Emmys: Steve Silver Takes Part in “The Expedition Approximation”

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bigbang1DP Steve Silver is no stranger to collaborating with TV producer Chuck Lorre; it’s a partnership that has earned him three Emmys for Two and a Half Men and now a nomination for The Big Bang Theory. “Working with Chuck can definitely be described as intense. He has a laser-sharp focus on all aspects of production-related matters, and knows what is working and what is not. I am fortunate that we see eye-to-eye regarding photography and that he appreciates my work,” Silver explains.

The cinematographer has been part of the creative team for The Big Bang Theory since Season 1 back in 2007. “We had the luxury of shooting the pilot in three stages. There was rewriting and recasting between each phase. Luckily this allowed me to refine the look and feel before committing to the ‘look’ of the series.”

“The original concept was to embrace these claustrophobic small spaces in an Ivy League [brown and grey] collegiate environment,” explains Silver. “The leads, Sheldon [Jim Parsons] and Leonard [Johnny Galecki], are of course physicists. The original pilot script describes whiteboards that hang from all the walls in their living space, depicting scientific data. It’s a challenge shooting multi-cam in a small space with white reflective boards. As the process evolved, Kaley Cuoco-Sweeting was brought in as the show’s new Penny, our set grew and became a better place to stage the actors, and was therefore easier to shoot.”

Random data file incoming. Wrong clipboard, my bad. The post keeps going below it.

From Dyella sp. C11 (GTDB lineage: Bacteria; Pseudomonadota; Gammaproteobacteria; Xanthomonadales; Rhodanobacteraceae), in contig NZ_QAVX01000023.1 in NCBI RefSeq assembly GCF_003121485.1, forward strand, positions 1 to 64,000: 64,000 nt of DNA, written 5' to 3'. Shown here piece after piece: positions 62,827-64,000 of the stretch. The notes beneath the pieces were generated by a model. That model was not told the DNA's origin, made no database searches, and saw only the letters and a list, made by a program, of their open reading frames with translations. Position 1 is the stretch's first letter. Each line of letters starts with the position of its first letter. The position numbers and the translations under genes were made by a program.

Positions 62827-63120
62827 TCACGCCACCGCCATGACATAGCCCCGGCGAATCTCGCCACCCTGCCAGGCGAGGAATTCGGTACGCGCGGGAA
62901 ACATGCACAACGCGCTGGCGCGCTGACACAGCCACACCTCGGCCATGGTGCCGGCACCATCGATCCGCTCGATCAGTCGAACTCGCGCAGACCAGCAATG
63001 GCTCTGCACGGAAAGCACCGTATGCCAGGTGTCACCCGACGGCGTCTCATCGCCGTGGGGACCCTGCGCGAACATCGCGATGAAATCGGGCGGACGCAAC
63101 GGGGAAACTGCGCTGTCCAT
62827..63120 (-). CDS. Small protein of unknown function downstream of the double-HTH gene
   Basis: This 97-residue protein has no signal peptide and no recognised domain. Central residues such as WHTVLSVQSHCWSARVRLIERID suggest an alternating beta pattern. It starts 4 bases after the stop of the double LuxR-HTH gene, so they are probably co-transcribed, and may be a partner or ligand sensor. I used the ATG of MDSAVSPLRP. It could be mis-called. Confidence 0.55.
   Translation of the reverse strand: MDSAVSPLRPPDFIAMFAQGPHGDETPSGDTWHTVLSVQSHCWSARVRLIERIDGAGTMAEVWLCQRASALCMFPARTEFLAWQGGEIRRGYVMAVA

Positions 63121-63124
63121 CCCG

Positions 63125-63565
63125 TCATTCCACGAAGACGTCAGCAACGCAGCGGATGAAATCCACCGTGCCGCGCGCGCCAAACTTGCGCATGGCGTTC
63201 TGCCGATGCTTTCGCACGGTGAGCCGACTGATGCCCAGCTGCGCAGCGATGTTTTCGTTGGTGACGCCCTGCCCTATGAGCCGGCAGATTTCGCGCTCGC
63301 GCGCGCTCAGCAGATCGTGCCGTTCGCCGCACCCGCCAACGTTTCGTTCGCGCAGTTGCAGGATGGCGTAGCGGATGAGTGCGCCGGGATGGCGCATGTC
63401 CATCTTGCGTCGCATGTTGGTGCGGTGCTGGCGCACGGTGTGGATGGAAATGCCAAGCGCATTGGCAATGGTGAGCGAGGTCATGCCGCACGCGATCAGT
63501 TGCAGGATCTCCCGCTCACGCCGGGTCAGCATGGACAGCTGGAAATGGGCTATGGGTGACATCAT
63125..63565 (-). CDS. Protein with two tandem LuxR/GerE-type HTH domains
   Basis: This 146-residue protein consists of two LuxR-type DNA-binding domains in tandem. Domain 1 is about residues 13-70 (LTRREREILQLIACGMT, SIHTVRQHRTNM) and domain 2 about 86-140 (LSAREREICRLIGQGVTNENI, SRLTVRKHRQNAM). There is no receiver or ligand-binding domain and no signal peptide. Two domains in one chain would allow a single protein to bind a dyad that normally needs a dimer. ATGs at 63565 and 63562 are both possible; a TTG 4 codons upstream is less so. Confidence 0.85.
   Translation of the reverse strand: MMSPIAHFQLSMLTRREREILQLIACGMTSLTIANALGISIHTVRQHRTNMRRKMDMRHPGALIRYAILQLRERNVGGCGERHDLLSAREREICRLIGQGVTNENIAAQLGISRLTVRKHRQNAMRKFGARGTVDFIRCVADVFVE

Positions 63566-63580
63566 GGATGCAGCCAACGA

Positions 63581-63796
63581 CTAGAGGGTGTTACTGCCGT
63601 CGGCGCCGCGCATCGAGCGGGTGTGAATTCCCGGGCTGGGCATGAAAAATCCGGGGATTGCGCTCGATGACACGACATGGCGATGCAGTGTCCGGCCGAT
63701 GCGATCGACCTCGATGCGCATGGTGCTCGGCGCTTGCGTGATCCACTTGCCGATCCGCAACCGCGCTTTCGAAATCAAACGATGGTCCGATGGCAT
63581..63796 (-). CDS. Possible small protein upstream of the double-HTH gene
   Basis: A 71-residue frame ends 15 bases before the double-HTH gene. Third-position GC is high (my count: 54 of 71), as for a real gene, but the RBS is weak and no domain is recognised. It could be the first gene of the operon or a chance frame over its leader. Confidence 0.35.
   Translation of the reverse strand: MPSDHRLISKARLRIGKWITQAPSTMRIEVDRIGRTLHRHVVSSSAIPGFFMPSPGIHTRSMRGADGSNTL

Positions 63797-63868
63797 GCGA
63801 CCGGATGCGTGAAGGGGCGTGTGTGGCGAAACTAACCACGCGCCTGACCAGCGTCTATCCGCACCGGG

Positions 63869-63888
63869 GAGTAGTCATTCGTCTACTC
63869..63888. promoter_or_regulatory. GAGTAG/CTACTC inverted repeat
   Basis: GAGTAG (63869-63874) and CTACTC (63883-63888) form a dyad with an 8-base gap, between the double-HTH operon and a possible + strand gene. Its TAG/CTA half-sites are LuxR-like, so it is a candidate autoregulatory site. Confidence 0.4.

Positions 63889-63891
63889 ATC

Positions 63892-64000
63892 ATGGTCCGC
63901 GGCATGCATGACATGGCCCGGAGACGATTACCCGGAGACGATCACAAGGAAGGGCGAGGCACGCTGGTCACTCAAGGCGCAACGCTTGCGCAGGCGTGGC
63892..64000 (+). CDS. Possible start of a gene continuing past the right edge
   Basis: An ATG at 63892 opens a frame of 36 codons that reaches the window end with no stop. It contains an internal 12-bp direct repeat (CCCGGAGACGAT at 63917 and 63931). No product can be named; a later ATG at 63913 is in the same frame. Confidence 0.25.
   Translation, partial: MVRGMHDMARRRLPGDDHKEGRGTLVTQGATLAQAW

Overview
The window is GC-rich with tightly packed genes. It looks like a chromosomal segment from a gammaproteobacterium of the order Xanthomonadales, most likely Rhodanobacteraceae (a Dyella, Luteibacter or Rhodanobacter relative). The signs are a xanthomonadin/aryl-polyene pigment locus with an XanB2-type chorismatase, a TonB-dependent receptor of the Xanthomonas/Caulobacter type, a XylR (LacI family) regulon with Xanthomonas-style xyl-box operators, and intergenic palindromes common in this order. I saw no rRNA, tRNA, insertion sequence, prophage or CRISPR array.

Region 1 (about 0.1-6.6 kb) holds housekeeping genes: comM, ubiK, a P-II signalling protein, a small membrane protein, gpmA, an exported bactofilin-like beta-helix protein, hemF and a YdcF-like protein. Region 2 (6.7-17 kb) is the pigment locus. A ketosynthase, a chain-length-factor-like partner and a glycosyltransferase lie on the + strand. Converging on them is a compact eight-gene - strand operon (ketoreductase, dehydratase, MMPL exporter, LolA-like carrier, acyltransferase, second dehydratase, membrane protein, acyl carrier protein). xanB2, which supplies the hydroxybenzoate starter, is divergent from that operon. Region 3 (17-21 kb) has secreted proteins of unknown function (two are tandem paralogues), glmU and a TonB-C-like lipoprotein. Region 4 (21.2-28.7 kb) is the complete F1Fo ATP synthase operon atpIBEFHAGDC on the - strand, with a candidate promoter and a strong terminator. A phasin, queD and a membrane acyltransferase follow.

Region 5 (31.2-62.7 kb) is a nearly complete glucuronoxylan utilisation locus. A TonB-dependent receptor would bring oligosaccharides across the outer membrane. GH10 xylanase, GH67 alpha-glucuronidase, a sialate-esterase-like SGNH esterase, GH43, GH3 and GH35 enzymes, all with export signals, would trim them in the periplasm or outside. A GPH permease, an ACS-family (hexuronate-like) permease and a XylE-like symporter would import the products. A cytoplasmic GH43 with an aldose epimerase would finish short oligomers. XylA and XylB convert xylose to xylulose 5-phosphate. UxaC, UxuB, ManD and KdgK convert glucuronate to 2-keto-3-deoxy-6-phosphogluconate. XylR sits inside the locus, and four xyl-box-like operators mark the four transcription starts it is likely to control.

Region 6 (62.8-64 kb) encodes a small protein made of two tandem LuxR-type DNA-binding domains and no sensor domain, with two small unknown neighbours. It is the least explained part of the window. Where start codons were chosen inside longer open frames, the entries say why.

Prep time is very minimal, with each episode going from script to screen in five working days. “We finish shooting one episode on Tuesday night, and then are handed the next week’s script,” Silver explains. “At 10:00 a.m. the next morning we go from page to page. We are expected to be able to answer all production-related issues at a round-table meeting.”

The Big Bang Theory is never visually boring,” remarks Silver. “We have been to outer space and on research vessels in the North Sea. In one episode, Sheldon genetically modifies fish to become goldfish lantern nightlights. In the tag of that episode, a glowing goldfish is the key light for the scene, and in another episode, our characters limbo through a matrix of laser lights.”

The cinematographer decided to submit the steam tunnel segment from “The Expedition Approximation” (Season 8, Episode 6) for Emmy consideration. In this episode, Sheldon and Raj Koothrappali (Kunal Nayyar) venture into Caltech’s steam tunnels to simulate a dark matter research expedition in a salt mine. “After seeing the movie Matewan (1987), shot by Haskell Wexler, ASC, I have always looked forward to solving similar challenges myself; shooting in close quarters with limited lighting sources.”

“After reading ‘The Expedition Approximation,’ I realized that we would have to introduce headlights to the safety helmets that our actors would be wearing during the steam tunnel scenes,” explains Silver. “I asked Scott London, our prop master, for three sets of these lights so that they could be customized for a variety of situations.”